The discrete problem amounts to **a** system of nonlinear equations, and, in practice, is solved using an iterative method involving some kind of linearization. Given an approximate solution, say u L,h , at **a** given stage of the iterative process and on **a** given mesh, there are actually two sources of **error**, namely linearization and discretization. Balancing these two sources of **error** can be of paramount importance in practice, since it can avoid performing an excessive number of nonlinear solver iterations if the discretiza- tion **error** dominates. Therefore, the second objective of this work is to design **a** **posteriori** **error** estimates distinguishing linearization and discretization errors in the context of an adaptive procedure. This type of analysis has been started by Chaillou and Suri [11, 12] for **a** certain class of nonlinear problems similar to the present one and in the context of iterative solution of linear algebraic systems in [21]. Chaillou and Suri only considered **a** fixed stage of the linearization process, while we take here the analysis one step further in the context of an iterative loop. Furthermore, they only considered **a** specific form for the linearization, namely of quasi-Newton type, while we allow for **a** wider choice, including Newton– Raphson methods. We consider an adaptive loop in which at each step, **a** fixed mesh is considered and the nonlinear solver is iterated until the linearization **error** estimate is brought below the discretization **error** estimate; then, the mesh is adaptively refined and the loop is advanced. In this work, we will not tackle the delicate issue of proving the convergence of the above adaptive algorithm. We will also assume that at each iterate of the nonlinear solver, **a** well-posed problem is obtained. This property is by no means granted in general; it amounts, for the p-Laplacian, to assume, as mentioned before in [9], that the gradient norm of the approximate solution is positive everywhere in the domain. We mention that in our numerical experiments, all the discrete problems were indeed found to be well-posed.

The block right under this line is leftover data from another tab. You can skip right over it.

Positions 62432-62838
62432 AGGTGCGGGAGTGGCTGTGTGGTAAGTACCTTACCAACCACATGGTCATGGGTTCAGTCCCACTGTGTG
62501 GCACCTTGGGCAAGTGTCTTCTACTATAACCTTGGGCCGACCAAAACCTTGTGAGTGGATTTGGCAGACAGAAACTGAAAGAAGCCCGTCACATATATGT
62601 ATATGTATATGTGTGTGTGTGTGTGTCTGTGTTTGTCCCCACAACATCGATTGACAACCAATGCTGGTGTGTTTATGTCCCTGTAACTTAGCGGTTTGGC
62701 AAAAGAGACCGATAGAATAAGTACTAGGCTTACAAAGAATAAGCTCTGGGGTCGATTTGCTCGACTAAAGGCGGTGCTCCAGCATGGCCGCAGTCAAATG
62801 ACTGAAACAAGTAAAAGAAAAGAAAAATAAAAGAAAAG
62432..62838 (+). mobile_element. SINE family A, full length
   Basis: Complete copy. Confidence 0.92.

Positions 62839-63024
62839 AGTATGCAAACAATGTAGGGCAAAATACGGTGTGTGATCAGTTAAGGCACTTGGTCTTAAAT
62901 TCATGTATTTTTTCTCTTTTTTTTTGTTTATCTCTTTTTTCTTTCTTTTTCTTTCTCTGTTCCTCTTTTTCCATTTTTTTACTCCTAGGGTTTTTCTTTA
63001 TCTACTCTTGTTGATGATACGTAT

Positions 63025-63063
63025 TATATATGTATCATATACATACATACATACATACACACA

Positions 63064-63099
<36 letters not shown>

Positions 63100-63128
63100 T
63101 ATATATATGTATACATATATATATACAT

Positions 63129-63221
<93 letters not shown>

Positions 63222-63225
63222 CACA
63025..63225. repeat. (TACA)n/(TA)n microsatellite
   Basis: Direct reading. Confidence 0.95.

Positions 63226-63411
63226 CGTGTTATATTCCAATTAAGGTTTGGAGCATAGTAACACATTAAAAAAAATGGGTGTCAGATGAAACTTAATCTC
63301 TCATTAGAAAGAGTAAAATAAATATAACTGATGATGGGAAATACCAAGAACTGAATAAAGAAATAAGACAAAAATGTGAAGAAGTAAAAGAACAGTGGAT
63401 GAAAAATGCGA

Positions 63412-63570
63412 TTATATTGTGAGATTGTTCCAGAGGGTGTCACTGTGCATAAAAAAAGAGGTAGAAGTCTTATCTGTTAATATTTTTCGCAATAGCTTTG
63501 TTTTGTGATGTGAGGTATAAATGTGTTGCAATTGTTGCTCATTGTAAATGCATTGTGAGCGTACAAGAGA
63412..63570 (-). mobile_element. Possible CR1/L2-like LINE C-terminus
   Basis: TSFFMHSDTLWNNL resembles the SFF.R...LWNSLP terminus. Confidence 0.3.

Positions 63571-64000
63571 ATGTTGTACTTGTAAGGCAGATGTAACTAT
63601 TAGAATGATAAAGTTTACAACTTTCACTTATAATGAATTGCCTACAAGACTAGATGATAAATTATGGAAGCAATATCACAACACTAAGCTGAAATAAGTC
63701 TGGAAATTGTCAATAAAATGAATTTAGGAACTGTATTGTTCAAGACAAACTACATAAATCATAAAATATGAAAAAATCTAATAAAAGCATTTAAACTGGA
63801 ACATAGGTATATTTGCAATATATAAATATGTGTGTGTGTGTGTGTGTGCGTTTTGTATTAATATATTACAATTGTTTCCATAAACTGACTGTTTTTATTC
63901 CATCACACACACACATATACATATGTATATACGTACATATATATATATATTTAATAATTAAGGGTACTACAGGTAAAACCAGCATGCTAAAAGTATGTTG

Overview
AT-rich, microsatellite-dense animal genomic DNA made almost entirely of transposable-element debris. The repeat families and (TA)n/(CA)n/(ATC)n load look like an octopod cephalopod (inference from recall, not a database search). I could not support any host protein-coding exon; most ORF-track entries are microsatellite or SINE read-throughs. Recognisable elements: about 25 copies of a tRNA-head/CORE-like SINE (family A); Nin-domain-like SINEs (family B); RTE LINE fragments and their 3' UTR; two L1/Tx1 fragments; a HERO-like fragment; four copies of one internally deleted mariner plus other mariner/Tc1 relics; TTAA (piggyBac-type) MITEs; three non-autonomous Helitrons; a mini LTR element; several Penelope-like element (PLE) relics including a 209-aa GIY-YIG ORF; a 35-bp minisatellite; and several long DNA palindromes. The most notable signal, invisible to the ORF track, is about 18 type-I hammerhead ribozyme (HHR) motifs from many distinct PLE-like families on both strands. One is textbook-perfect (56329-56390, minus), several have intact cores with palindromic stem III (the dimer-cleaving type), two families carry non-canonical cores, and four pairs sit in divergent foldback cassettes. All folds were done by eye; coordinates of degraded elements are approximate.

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Engineering, Queen’s Building, The Parade, Cardiff CF24 3AA Wales, UK.
3 EADS Corporate International Chair. ´ Ecole Centrale de Nantes, Nantes, France.
Abstract
In this paper **a** new technique aimed to obtain accurate estimates of the **error** in energy norm using **a** moving least squares (MLS) recovery-based pro- cedure is presented. We explore the capabilities of **a** recovery technique based on an enhanced MLS fitting, which directly provides continuous interpolated fields, to obtain estimates of the **error** in energy norm as an alternative to the superconvergent patch recovery (SPR). Boundary equilibrium is enforced using **a** nearest point approach that modifies the MLS functional. Lagrange multipliers are used to impose **a** nearly exact satisfaction of the internal equi- librium equation. The numerical results show the high accuracy of the pro- posed **error** **estimator**.